For example, ROLLER’s HQ function takes much of the burden out of expanding your business. When it comes to updating pricing, adding or removing products, or adjusting availability, you can manage all of your venues in one clean interface, while keeping the look and feel of your brand consistent across all locations.

4. Staffing

As you get closer to your grand opening, you will need to bring on your team to deliver the experience to your guests. To make it as smooth as possible, plan to map out your entire organizational chart, including hierarchy and all levels of leadership, and then determine how far in advance each position needs to begin in anticipation of opening.

Then, add a comfortable amount of time before that to plan for the recruiting process for each position. As you bring on director and managerial-level positions, delegate the hiring duties to leverage the entire process.

Once your organizational chart is in place, you will need to create a clear vision of your employee journey so that all other pieces will fall into place more seamlessly. Here is an example of what your employee journey might look like:


This is the first phase of the employee journey, which involves creating job descriptions, duties, and wages and then advertising the available positions for hire. Ideally, you want to generate a much larger number of applicants than positions


How you interview may depend on the job and the number of positions available for each job. In your more senior roles, you will want to focus on personal or 1:1 interviews, but for frontline team members, you may hold a recruitment event or auditions to review multiple applicants at once.


The process of onboarding is both administrative and culture-oriented. While there is a lot of paperwork required to process new employees, it is also the team member’s first impression of what it’s like to work for your business and should include company orientation to immerse them into your company culture.


After orientation, each team member will need on-the-job training to ensure that they are proficient in their job duties before interacting with their first guest. This includes familiarizing themselves with any and all software that they will be required to use, safety training, as well as training on any heavy machinery that they will be operating. And don’t forget about guest service training!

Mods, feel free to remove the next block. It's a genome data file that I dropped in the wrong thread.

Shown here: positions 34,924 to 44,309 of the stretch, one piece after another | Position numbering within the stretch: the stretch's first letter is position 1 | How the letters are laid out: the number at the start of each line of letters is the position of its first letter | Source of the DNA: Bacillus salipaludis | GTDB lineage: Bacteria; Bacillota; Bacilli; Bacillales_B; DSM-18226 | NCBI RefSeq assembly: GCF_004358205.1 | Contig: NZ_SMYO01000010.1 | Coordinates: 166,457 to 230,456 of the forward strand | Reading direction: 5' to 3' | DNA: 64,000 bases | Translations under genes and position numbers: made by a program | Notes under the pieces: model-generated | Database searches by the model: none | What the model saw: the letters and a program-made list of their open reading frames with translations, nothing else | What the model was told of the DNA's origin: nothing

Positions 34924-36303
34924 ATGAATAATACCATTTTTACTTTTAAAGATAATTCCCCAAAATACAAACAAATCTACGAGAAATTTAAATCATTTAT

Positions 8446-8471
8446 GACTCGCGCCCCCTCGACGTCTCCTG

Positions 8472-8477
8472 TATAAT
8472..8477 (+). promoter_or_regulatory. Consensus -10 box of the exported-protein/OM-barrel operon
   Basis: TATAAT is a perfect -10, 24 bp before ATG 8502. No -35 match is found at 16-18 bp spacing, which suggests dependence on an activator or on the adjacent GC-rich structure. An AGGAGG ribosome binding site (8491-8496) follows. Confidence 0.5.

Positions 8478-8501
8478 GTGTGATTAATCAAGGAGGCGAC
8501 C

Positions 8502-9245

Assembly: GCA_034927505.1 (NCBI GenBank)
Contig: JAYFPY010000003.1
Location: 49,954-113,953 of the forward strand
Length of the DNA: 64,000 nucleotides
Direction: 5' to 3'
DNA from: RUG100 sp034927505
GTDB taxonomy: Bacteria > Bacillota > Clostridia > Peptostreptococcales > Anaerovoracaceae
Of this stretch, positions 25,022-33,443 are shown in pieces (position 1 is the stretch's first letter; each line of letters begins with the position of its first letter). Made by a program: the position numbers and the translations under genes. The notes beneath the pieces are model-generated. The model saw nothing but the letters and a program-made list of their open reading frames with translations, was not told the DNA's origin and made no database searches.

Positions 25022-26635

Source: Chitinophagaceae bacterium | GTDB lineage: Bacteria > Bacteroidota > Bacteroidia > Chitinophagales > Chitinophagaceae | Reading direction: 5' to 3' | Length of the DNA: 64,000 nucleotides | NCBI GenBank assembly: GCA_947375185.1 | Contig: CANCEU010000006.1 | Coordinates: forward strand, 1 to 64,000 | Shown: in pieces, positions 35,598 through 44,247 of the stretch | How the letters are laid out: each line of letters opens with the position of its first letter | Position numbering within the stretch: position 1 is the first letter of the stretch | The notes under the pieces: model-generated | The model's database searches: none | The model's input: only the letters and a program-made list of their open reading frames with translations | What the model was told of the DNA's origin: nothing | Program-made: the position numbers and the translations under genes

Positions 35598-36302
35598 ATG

Before you are up and running, you will need to determine your employee management processes to ensure an efficient operation. This includes policies for performance, such as attendance and disciplinary action, time off requests, and coaching and recognition for performance development.


While you hope that your employees will stay forever, the employee journey is a cycle, and the departure of staff members must be factored into the equation. This includes voluntary and involuntary, and what the exit process looks like when leaving your company.

Once your staffing model is in place, let’s talk about the guest experience.

5. Guest experience

Everything in your business leads directly to the guest experience. How guests interact with your venue is what makes you unique and will be what allows you to stand out from your competitors.

Like the employee experience outlined above, the guest experience is a journey that should be mapped out in detail. Focusing on the granular elements of the guest experience, it sets you up to achieve the highest levels of satisfaction and loyalty, leading to your ongoing success.

Your guest journey can be represented as the flywheel, with the five following interconnected components.

guest experience wheel


This is your initial marketing where you gain awareness. When preparing to open, you’ll want to plan a buzz-worthy grand opening that piques the interest of your target demographic within your region. Once you’ve gained their interest, you can continue to the next step.


The second component of the flywheel is where you link to their interest in securing a commitment. When you engage your guests, you take them from interested to committed and then transition them from their commitment through arrival. The transaction happens in this phase.


This is where the rubber meets the road. To attract guests, you must set a considerably high expectations, and when you deliver it, you must go above and beyond. When you map out everything that your guests expect when they visit, you must now go through each expectation to ensure that you can not only meet but also exceed their expectations at every juncture.


The delivery of the experience must be so powerful that it generates the desire to return. To encourage your most satisfied guests to return, encourage them to upgrade to a membership to continue visiting while gaining significant value from being a member at your venue.


The final component of the flywheel is when guests are so satisfied that not only do they return, but they influence others to visit as well. They post positive reviews online, share their experience on social media, and spread the word through positive word of mouth with their friends, family, neighbors, and coworkers. The strength of your advocates will determine how fast your flywheel spins, as it builds momentum that makes it easier to attract guests in the future.

As you embark on your journey to open your venue, ROLLER is prepared to ensure that 2023 is your year of success. Click here to schedule a demo today and learn how having the right technology partner should be embedded into your business long before your doors open.